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  4. I think I might have punched him. My daughter is doing synchro this year and SHE's teaching me so much. I thought she might get uber competitive but her attitude is mature and refreshing - she's enjoying it and just wants to have fun. There's a lot of serious competition at our pool and many of the parents are just oozing testosterone. Very ugly.

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  5. thankfully life doesn't hinge upon grades or arbitrary systems of judgement. and i do hope your team rises from the ashes next year!

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  6. You are a school teacher! Of sorts, right? I loved this. That grandpa cracks me up, although if he said that to my face I would have been shocked into being offended and then only later been able to laugh at it.

    Than goodness life doesn't hinge on final grades, thank goodness.

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  7. Maybe not a school teacher but you're a great storyteller! There are some unpleasant people out there, but thankfully they're in the minority. They at least make for good tales to relate, and ways to reflect on our own values!

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  8. I wish nursing was as hard to get in as that... It is way to easy here - standards are low I think... I am a nurse and saw people in for the wrong reasons... rather than they wanted to be there for the right reasons...

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  9. Great story Molly... love the connection.

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  10. Can I say that I just love that the world has crochety characters like that guy even if I totally disagree with them. I've made a note to myself to employ the biggest room is the room for improvement at the next remotely applicable opportunity.

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  11. Are you sure you weren't sitting by that "s**t my dad makes up" guy?

    Your English class sounded pretty cool, except for the fact that you were on pins and needles all semester.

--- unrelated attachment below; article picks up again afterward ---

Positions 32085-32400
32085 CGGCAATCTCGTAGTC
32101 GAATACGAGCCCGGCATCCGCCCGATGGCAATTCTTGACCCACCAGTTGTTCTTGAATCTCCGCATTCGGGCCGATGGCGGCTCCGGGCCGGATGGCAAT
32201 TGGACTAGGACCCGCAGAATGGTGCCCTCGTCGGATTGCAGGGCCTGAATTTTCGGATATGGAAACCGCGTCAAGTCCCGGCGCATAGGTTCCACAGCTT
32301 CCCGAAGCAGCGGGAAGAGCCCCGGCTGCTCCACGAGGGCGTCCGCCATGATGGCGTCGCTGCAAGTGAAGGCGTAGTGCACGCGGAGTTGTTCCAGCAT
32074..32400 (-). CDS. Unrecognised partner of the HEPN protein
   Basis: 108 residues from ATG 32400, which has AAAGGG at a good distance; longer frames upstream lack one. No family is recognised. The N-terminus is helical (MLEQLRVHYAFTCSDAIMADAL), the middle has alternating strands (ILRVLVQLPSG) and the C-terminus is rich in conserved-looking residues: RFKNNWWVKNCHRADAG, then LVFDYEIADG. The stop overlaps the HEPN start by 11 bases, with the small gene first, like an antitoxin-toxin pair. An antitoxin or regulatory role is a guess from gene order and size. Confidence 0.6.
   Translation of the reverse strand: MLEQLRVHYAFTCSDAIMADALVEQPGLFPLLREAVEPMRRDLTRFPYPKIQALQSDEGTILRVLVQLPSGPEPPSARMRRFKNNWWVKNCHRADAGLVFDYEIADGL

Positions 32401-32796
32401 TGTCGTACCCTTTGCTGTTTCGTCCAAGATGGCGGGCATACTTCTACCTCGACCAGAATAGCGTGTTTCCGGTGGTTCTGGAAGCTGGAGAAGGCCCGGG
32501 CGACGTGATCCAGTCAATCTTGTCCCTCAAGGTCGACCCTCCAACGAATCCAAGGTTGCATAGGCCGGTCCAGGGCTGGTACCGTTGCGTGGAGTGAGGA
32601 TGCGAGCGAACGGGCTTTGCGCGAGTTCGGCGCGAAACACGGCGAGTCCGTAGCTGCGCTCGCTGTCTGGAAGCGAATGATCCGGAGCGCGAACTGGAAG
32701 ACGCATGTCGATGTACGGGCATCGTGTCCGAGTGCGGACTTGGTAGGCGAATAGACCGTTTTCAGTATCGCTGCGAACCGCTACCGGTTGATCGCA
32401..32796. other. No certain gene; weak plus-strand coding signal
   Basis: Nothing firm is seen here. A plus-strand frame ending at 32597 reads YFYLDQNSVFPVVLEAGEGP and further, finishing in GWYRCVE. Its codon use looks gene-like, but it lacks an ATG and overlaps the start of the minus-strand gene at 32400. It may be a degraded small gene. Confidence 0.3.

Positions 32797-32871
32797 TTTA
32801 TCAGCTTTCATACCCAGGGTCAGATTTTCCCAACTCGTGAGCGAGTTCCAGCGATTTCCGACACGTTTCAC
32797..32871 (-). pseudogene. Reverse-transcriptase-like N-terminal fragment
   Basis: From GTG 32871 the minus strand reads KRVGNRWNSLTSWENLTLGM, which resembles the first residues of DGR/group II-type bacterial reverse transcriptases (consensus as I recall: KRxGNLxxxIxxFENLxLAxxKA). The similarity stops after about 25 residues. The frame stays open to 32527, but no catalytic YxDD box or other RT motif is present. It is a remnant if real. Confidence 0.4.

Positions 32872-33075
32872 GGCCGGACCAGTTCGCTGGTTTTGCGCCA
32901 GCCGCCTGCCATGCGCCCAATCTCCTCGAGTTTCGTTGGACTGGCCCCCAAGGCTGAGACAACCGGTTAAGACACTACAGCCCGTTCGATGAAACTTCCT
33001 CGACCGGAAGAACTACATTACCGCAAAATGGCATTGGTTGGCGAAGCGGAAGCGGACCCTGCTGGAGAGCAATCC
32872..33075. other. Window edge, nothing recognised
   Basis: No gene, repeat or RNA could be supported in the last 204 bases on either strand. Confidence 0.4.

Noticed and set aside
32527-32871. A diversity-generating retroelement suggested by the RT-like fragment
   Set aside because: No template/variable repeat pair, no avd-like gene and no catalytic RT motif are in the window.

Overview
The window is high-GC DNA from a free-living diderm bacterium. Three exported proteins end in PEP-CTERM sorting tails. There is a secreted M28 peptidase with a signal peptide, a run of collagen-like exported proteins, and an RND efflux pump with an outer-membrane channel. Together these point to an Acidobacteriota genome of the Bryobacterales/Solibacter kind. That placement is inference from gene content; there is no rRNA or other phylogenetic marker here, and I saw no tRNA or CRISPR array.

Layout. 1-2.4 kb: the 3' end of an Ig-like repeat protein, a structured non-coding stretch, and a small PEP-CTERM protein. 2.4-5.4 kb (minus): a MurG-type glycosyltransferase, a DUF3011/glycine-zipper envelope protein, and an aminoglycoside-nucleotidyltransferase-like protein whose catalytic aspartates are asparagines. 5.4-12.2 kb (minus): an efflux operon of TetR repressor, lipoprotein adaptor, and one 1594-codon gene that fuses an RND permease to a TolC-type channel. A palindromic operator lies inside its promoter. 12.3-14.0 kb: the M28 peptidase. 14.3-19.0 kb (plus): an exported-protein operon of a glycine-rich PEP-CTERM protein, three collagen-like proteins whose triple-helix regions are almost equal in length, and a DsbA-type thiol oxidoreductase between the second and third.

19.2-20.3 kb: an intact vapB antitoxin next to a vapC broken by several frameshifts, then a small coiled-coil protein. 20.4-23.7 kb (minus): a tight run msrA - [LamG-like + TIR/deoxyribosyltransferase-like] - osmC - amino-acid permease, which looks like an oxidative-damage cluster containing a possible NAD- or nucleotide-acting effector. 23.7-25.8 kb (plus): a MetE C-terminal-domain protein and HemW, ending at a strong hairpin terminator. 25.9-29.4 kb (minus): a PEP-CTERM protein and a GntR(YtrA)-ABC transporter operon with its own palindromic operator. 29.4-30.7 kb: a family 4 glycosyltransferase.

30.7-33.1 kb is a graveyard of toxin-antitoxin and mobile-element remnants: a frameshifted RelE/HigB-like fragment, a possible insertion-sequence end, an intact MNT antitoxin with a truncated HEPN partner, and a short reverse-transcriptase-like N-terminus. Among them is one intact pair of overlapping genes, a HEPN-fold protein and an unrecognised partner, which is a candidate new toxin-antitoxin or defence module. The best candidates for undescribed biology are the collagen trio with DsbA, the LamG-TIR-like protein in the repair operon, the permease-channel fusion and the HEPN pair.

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  12. Great post....Hope your daughter has similar reflections on this experience when she is further down the road of life.

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  13. Ahhh, reminds me of my daughter's dancing. I always just tell her I am glad she gets up there and does it and I don't care what her score is. It is the process that is important. And if she doesn't fall down onstage, that is a plus! Love your posts, Molly.

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  14. Oh! Did you see these? Fantastic photos from the synchro championships in Shanghai. I know you and A. will appreciate them! http://www.theatlantic.com/infocus/2011/07/synchronization/100109/

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  15. P.S. That's the kind of crazy stuff I find on twitter!

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  16. AnonymousJuly 21, 2011

    Great analogy, Molly. Maybe you have to be at the bottom to appreciate the top.

    (btw, i'm commenting as anonymous b/c I can't seem to comment on your blog anymore?) ~m

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  17. Sometimes I just can't believe what people will say out loud... great post, and too bad for those who think positive is out of line. I bet he wouldn't say things like that during the depression years when hollywood was churning out feel good "positive" films to lift people's spirits in hard times. Jeez, what a grouch.

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email: mollydunham@sbcglobal.net